Wednesday, March 29, 2006

Touched by an angel

Well, a sweet little girl at least. Today before kids choir (I am the hotshot accompanist), one of the little 1st-grade girls said, I can sing a song while we wait [for choir to start]."

I was expecting "Rain, rain go away" or something, but this precious girl sang me the entire song "Rainbow Connection." The song lasted a long time - it's a long song (erph, smart girl). She had a beautiful singing voice and she maintained eye contact with me for the whole time. I started to cry right there - I felt so badly for her. I said, "It's so beautiful it just makes me cry," and it really was. I thought I wouldn't get through it and she would have to stop.

Do you know this song?

The Rainbow Connection:

Why are there so many songs about rainbows
And what's on the other side?
Rainbows are visions, but only illusions,
And rainbows have nothing to hide.
So we've been told and some choose to believe it
I know they're wrong, wait and see.
Someday we'll find it, the rainbow connection,
The lovers, the dreamers and me.

Who said that every wish would be heard and answered
When wished on the morning star?
Somebody thought of that, and someone believed it,
And look what it's done so far.
What's so amazing that keeps us stargazing
And what do we think we might see?
Someday we'll find it, the rainbow connection,
The lovers, the dreamers, and me.

All of us under its spell,
We know that it's probably magic...

... Have you been half asleep? And have you heard voices?
I've heard them calling my name. (OK, SO THIS PART SOUNDS A LITTLE PARANOID)
... Is this the sweet sound that calls the young sailors?
The voice might be one and the same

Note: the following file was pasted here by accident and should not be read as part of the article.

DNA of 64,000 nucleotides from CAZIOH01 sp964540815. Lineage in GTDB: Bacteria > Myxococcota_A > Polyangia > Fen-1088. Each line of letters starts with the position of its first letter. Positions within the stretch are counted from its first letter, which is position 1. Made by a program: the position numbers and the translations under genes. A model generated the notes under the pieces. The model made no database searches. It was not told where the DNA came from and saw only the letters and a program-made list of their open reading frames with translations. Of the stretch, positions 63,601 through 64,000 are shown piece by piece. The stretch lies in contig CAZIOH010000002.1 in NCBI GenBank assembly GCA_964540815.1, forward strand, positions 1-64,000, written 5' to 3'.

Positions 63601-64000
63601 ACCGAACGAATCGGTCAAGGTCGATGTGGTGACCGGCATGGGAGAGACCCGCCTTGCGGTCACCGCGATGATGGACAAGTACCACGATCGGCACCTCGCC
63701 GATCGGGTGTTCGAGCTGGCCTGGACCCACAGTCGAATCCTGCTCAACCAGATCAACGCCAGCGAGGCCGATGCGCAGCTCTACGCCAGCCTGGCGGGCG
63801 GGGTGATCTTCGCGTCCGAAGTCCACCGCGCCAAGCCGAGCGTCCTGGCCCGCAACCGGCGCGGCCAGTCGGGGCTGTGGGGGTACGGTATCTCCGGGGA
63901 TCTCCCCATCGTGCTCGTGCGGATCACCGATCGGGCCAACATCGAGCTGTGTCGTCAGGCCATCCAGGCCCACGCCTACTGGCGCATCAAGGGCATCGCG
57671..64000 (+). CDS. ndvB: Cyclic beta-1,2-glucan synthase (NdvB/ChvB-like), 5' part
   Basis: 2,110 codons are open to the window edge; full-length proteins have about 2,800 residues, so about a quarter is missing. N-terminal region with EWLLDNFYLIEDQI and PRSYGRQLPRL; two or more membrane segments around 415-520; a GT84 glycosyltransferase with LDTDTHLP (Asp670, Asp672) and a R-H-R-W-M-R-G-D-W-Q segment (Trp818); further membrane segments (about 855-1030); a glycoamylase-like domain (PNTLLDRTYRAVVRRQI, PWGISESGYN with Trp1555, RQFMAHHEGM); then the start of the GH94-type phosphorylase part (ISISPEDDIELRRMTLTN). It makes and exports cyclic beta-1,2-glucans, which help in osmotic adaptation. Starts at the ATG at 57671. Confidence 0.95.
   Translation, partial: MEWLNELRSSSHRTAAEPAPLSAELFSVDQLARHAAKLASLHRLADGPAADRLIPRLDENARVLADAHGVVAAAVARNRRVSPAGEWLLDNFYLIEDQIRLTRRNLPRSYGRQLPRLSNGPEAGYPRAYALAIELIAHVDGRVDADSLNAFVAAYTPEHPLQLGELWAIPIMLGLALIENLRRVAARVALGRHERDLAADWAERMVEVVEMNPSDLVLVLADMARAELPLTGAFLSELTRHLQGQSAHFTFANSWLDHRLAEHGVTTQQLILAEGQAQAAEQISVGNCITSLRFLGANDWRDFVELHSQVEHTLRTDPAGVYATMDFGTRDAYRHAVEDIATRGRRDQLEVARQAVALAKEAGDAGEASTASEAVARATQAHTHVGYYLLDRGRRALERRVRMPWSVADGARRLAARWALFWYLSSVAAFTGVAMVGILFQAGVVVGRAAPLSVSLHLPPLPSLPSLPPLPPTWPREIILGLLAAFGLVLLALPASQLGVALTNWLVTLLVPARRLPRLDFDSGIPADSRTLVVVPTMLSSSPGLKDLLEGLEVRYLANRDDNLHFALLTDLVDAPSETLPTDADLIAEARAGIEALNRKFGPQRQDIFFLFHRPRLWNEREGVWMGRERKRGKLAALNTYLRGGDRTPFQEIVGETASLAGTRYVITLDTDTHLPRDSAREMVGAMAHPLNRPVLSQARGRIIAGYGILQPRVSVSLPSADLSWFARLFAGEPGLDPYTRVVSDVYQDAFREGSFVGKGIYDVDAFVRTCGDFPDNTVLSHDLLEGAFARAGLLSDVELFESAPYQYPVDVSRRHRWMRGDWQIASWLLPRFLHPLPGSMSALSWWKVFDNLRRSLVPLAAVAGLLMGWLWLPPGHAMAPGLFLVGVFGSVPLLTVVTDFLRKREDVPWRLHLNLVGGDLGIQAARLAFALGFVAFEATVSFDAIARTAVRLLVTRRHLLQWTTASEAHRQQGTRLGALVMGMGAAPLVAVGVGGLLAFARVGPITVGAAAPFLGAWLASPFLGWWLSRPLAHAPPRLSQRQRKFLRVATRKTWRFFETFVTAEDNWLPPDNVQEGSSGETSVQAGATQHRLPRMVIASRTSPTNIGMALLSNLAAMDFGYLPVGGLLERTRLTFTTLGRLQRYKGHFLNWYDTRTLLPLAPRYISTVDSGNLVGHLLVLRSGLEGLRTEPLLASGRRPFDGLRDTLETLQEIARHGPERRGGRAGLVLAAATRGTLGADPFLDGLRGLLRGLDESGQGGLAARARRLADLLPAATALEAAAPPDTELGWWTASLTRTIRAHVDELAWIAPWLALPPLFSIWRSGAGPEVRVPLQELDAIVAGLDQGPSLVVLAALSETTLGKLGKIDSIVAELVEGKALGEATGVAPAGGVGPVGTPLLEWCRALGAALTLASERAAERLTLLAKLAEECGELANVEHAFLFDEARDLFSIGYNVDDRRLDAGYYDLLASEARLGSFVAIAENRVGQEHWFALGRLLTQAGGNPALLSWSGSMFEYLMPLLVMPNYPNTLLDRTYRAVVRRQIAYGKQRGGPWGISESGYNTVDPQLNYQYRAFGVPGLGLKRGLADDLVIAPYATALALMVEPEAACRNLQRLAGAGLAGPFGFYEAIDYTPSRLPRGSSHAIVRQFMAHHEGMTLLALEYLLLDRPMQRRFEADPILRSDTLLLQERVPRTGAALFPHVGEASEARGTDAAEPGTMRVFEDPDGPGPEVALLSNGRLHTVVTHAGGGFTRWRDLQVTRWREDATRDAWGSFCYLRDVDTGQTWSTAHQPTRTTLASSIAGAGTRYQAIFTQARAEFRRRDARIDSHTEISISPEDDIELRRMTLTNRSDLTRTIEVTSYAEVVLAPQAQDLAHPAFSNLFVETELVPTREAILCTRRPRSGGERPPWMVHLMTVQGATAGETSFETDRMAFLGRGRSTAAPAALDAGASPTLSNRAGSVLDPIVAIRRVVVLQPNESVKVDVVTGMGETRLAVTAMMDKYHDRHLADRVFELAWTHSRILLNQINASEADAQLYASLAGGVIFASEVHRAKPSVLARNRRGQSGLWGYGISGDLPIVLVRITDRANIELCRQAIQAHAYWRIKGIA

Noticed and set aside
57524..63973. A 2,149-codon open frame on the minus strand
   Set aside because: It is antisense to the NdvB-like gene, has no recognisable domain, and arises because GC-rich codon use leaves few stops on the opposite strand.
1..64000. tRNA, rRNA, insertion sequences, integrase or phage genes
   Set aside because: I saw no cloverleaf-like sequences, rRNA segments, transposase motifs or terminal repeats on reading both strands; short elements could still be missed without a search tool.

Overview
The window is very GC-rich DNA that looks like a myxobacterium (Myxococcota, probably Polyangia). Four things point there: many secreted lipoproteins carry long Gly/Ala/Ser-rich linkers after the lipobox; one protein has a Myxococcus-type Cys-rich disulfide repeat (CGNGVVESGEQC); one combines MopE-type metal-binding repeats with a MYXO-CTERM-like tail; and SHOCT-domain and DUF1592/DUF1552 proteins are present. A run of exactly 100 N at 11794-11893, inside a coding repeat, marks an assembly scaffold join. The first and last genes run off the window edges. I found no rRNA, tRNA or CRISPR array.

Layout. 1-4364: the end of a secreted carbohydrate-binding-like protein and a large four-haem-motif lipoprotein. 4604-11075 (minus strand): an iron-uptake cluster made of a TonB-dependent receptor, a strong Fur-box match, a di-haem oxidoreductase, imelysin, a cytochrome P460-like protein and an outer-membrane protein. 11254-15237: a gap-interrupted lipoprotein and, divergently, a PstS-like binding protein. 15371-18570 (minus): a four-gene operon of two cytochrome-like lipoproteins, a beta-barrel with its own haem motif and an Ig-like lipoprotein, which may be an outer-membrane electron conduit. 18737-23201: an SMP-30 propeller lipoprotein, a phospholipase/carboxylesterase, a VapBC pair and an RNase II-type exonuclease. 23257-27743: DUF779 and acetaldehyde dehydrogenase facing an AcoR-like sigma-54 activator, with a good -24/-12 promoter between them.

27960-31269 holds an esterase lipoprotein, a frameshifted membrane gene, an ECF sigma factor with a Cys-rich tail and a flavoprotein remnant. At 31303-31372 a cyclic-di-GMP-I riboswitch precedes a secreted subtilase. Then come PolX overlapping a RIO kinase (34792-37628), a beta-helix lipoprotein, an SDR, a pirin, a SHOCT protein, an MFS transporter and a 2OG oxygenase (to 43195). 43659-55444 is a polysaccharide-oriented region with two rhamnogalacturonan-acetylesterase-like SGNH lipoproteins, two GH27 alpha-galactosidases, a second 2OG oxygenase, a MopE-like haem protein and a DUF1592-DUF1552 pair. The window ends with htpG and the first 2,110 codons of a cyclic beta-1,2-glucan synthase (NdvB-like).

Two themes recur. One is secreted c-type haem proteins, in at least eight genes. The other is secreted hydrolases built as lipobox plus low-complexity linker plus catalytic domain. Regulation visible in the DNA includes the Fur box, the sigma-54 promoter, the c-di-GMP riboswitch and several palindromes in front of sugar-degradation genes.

I've heard it too many times to ignore it
It's something that I'm s'posed to be...
Someday we'll find it, the rainbow connection,
The lovers, the dreamers, and me.

Laa, da daa dee da daa daa,
La laa la la laa dee daa doo...



I'm serious, she sang every word. I sang along a little, because I remember learning this song in elementary school, too. I know it from The Muppet Movie, which I saw with my beloved Grandma (which just made me want to cry harder, because while this girl was singing and looked so beautiful it made me think about how my grandma must have felt about me). I can just let the tears come now, because I am not sitting directly in front of a 1st grade girl singing her heart out for me.

Tito, get me a tissue. I'm so tired - what day is it?

Thank you, Lord, for giving me a special blessing tonight. You know I needed it!

When I asked her how she knew that song, she said they sang it in her school musical. A classmate of hers then told me it was by "The Hermits."

It's Kermit! I didn't correct her.

"Woke up this mornin', feelin' fine..."

Tuesday, March 21, 2006

Updated profile at right.

Sweet Meeko

My baby girl isn't feeling well. She is, however, still bathing (like right now), and loving her daily tunafish. I'm sure there is something bad about her eating tuna each day, but she likes it, cat gonnit. We made her a little "bed" out of a soft pillow, and a towel on a chair. We need to keep an eye on her hygiene habits, so we'll have to watch her more closely now.

I know I'm not supposed to do this, but I do. I imagine the day we have to take her to the vet to be euthanized. It seems like it won't be long, and we just love her so much. I don't want that day to come.

Poor baby.

A new attitude